regarded as cheaper than force, various large sums were contributed at the command of the Dey of Algiers. To Thomas Jefferson, how ever, such abject submission to a barbarous ruler was particularly loathsome and he de cided to put an end to such outrages. Com modore Dale was, therefore, ordered to the Mediterranean, where one of his vessels, the Experiment, soon captured a Tripolitan cruiser of 14 guns and, by 1803, war was on in earnest, culminating, on 27 April, in the bombardment of Tripoli.

Slave Insurrection, In Janu ary 1811 there was an uprising of slaves which extended throughout the entire parish of Saint John, La. The whites armed themselves and there were several serious battles between the two forces, more than 60 of the negroes having been killed before the slaves could be forced to surrender.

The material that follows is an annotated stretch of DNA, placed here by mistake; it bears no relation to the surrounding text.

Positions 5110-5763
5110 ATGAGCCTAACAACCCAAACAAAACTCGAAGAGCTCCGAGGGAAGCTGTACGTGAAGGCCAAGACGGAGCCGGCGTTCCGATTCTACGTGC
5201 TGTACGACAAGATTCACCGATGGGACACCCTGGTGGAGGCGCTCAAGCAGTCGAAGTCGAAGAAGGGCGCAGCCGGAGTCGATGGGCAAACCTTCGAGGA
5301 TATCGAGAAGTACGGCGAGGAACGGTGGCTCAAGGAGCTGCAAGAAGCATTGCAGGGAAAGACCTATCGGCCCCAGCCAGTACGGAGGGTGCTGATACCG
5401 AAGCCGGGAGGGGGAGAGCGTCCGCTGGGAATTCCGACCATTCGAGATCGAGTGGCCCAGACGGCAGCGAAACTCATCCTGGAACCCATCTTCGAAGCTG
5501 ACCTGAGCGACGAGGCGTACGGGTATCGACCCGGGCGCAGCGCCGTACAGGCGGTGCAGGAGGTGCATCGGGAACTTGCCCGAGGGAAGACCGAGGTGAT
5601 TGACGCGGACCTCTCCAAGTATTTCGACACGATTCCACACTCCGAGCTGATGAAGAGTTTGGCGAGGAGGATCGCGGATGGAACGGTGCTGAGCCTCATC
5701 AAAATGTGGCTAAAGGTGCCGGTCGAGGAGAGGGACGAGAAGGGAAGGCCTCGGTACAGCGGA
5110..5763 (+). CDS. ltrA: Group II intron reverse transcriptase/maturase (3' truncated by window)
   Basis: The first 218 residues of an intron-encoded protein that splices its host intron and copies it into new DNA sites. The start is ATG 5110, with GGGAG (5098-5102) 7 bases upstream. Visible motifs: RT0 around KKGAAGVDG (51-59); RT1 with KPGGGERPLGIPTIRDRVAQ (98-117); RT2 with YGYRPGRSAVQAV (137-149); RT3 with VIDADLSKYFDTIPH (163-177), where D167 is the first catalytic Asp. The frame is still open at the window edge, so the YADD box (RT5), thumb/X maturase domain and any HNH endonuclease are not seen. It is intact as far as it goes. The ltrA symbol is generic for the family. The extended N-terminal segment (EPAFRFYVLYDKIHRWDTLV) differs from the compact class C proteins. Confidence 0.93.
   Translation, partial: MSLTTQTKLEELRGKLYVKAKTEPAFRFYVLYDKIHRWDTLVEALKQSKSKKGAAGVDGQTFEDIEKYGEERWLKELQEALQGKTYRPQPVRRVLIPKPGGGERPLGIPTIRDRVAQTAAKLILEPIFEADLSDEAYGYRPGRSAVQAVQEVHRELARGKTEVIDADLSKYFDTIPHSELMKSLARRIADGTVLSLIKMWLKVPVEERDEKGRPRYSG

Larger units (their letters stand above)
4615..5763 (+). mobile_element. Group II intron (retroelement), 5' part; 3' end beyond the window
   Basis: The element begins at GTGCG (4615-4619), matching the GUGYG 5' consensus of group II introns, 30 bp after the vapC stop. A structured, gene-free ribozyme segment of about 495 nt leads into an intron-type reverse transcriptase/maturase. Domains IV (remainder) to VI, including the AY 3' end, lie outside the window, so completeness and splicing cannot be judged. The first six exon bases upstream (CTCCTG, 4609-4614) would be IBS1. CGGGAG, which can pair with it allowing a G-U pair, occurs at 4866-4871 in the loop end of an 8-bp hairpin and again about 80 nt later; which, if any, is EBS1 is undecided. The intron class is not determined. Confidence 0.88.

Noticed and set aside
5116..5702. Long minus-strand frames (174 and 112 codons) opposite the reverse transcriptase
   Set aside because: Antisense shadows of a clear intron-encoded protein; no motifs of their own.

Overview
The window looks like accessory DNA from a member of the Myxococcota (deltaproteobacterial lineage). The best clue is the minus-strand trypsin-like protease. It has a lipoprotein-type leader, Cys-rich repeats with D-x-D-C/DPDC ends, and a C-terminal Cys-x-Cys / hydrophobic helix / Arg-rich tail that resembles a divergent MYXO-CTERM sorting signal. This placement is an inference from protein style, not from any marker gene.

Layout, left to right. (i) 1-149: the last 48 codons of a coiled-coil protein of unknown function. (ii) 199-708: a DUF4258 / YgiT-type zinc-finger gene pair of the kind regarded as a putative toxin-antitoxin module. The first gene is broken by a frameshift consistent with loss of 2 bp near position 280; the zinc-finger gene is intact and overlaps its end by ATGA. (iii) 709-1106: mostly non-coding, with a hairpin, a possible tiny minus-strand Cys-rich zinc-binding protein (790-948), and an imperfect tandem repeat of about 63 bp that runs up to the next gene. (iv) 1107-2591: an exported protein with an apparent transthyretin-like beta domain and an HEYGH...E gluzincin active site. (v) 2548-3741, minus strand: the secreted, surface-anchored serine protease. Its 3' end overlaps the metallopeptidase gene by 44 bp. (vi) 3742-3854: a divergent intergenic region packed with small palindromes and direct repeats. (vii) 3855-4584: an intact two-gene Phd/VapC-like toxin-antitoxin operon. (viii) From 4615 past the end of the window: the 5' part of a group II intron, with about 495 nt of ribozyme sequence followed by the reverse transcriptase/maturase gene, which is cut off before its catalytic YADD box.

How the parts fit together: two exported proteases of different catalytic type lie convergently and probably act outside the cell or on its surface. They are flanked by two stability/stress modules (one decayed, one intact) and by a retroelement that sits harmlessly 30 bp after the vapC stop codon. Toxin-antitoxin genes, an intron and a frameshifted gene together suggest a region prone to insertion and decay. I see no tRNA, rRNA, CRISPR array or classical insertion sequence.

War of bloodless Burr conspir acy; the Sabine expedition; the unwarranted attack upon the Chesapeake by the Leopard, a British two-decker; and the troubles resulting from the Lake Champlain embargo, all of which kept the United States forces engaged in more or less active service, were soon forgotten in the more important declaration of war with Great Britain (see UNITED STATES-THE WAR OF 1812), and this conflict had scarcely com menced before the troubles with the Indians be gan once more with the Seminole War in Flor ida. The growth of the country; the expansion of its territory; the explorations of venturesome spirits who were continually opening up new lands for settlement, all had a tendency to arouse sentiments of dissatisfaction in the minds of the red men. They saw that en croachments were constantly being made upon them; the fields of the white man interfered with their hunting and fishing; the industry and other features of civilization were distaste fill to them and, as original occupants of the land, one by one the various tribes began to enter their vigorous protests, protests which finally assumed warlike proportions. From the beginning of the War of 1812, therefore, almost up to the beginning of the 20th century, the soldiers of the United States have been en gaged in battles with the Indians and as these almost continuous disturbances and massacres have occurred first in one part of the country and then in another the present-day submission of the red man has not been obtained without the expenditure of much money and the cost of many lives. At about the same time, through out the Southern States, a spirit of dissatisfac tion was also being engendered; the dishonesty of the blacks and the danger of slave insur rections making rights in property insecure. Of these insurrections there were several, but the only one that attained any great degree of im portance was the Turner Rebellion which broke out in Virginia in 1831.